The Sound of Breaking Glass

 

With the Davies Report published last year gender diversity has never had a higher profile. The weight of public opinion and threatened legislation are starting to fracture the glass ceiling that has kept women out of the boardroom.

Added on 04 May 2012 by Fiona Dent

The Sound of Breaking Glass

With the Davies Report published last year gender diversity has never had a higher profile. The weight of public opinion and threatened legislation are starting to fracture the glass ceiling that has kept women out of the boardroom. But the number of women reaching the top is still very small – significantly less than 20% are getting into board positions globally.

Fiona Dent Director of Executive Education at Ashridge Business School looks at what organisations and women themselves can do to improve gender diversity in boardrooms – and provides some practical top tips.

Understanding Women’s Careers

Ashridge research Understanding Women’s Careers looked at what is blocking women’s path to the top and which factors help to build careers. It showed that despite policies and practices in place to support women organisational attitudes are still hampering career progress. However there is plenty that organisations can do on a practical and cultural level so that women get their seat at the top table.

More recently we (myself and Viki Holton Research Fellow at Ashridge) surveyed over 1400 female senior managers and directors and the results form the basis our new book Women in Business: Navigating Career Success.

Nearly half of female senior managers (48%) believe it is harder for a woman to succeed in an organisation compared with male colleagues while 49% think men and women are treated differently in terms of leadership and behaviour.

Having children remains one of the biggest hurdles to career development. A culture of long hours and extensive international travel can affect some women’s ability to fill certain roles.

Creating a culture that is women or even family friendly makes a real difference but the approach to this in many organisations is informal or ad hoc – one example is where part-time or flexi working options are left to individual managers.

A strategic approach would be much better. Also a focus on early career development opportunities would help many women. Such opportunities work as ‘career multipliers’ and help individuals stand out at the early stages of their careers. More of a focus on improving career development structures systems and support for women would help boost the number of female senior managers and directors.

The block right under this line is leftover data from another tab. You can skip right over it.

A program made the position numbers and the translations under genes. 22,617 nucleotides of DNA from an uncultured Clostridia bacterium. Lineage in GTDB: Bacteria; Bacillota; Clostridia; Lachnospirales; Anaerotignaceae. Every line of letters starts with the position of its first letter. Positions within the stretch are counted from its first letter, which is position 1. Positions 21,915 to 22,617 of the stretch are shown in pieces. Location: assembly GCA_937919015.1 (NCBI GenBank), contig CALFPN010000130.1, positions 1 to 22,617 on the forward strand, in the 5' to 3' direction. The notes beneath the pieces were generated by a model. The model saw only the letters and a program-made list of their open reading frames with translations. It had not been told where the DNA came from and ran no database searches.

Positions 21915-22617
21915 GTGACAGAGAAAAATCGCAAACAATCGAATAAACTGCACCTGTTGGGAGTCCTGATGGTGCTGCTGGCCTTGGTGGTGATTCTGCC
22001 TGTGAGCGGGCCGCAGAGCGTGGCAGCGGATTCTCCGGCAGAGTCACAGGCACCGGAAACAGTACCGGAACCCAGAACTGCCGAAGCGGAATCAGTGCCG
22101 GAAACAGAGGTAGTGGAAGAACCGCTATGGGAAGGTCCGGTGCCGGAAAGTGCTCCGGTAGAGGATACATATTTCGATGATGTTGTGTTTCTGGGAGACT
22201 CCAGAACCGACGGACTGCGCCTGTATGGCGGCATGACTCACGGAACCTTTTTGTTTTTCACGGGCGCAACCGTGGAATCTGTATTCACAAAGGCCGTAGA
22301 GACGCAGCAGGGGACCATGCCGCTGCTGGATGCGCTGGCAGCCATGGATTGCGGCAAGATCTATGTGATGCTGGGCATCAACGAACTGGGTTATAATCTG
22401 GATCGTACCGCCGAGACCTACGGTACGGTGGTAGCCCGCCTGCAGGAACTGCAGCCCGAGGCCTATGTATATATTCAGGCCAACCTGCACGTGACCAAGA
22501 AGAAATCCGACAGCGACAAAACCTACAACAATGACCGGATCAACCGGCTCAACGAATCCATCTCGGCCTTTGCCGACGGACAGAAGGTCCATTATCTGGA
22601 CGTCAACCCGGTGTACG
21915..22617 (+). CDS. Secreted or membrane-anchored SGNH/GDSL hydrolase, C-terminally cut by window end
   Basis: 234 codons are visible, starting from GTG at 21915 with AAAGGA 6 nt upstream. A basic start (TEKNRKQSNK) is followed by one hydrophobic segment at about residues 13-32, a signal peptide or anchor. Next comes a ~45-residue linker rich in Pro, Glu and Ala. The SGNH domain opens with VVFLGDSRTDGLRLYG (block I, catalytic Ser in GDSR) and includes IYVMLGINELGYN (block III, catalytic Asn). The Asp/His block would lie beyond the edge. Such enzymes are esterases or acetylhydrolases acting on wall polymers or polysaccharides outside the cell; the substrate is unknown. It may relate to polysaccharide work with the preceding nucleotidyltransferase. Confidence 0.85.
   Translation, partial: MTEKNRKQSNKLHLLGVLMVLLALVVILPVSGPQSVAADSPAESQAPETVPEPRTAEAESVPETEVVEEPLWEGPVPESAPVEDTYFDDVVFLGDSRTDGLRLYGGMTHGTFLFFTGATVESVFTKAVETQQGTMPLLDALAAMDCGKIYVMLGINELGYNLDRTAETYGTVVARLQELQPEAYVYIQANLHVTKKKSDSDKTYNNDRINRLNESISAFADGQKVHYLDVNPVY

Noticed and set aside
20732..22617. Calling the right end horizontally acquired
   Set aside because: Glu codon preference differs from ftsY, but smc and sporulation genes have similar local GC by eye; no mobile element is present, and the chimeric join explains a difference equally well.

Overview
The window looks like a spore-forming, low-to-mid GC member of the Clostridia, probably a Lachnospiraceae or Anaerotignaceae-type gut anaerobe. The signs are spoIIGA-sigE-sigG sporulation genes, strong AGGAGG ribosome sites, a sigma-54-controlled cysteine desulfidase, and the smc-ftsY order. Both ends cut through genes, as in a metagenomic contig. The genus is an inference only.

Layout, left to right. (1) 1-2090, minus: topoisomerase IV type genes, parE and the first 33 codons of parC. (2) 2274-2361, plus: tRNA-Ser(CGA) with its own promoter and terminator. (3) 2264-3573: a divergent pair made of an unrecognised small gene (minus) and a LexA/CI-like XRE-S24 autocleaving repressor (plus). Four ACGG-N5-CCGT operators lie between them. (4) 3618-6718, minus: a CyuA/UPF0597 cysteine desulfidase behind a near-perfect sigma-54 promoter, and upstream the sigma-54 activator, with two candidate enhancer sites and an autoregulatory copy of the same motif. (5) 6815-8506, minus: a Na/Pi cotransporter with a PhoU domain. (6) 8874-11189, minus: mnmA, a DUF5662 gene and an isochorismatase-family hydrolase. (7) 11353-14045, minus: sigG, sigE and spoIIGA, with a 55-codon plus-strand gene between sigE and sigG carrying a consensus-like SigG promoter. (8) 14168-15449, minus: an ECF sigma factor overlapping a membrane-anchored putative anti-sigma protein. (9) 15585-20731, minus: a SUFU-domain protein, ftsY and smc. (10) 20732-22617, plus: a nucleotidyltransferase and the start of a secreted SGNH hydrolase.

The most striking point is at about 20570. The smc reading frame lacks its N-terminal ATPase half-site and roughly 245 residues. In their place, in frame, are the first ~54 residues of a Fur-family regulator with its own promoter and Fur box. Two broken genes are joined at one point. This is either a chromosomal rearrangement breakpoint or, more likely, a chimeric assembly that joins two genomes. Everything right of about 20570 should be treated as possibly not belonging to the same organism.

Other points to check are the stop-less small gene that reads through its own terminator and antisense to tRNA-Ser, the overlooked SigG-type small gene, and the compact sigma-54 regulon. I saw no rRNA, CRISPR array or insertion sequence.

Appointing a board- level champion for diversity makes progress more likely as it demonstrates to the business how important these issues are. It also means that sufficient staff and resources are allocated. The leadership programmes for women at Johnson & Johnson and at Novo Nordisk are good examples of a formal process to help women senior managers learn those key skills needed to propel their career to director level.

A number of assumptions continue to be made about women for example managers often assume that women with children don’t want international assignments or that women who choose to work part time are not interested in career progression. Organisations need to ask women what they want from their career rather than guessing.

Providing networks for women or encouraging women to join relevant networks can also fuel career progression. To make a real difference to the number of women chairs and chief executives and improve gender diversity HR departments need to think about ways their organisation can become a diversity champion. HR directors need to identify issues that can make a difference before there is a level playing field.

Advice for women – tips to get to the top

Be explicit

Identify your career goals ambitions and aspirations. Remember you can adapt develop and change these over time. Also welcome opportunities when they arise and ensure you put yourself forward for key projects and assignments.

Find a good boss

Recognise the important role your boss can play in your career success. Finding a good supportive boss is invaluable for developmental purposes.

Identify who can help 

Coaches mentors and sponsors. Take every developmental opportunity offered to you and offer to develop others. Relationships and networks are important too. Make your networks work for you by being actively involved in both internal and external groups.

Develop self-awareness 

Identify your major strengths style interests values beliefs and any areas you need to develop. Be open-minded to and welcome feedback from others to help you raise your self-awareness confidence and self-belief.

Develop a career plan 

Create your personal brand and a personal pitch to share with others when appropriate.

Juggle the work-life balance 

This is tough and needs careful planning. Recognise that there will be times when it feels imbalanced and others when you feel more in control.

Find the strategies that work for you. Women In Business: Navigating Career Success published by Palgrave Macmillan is written by Viki Holton and Fiona Dent.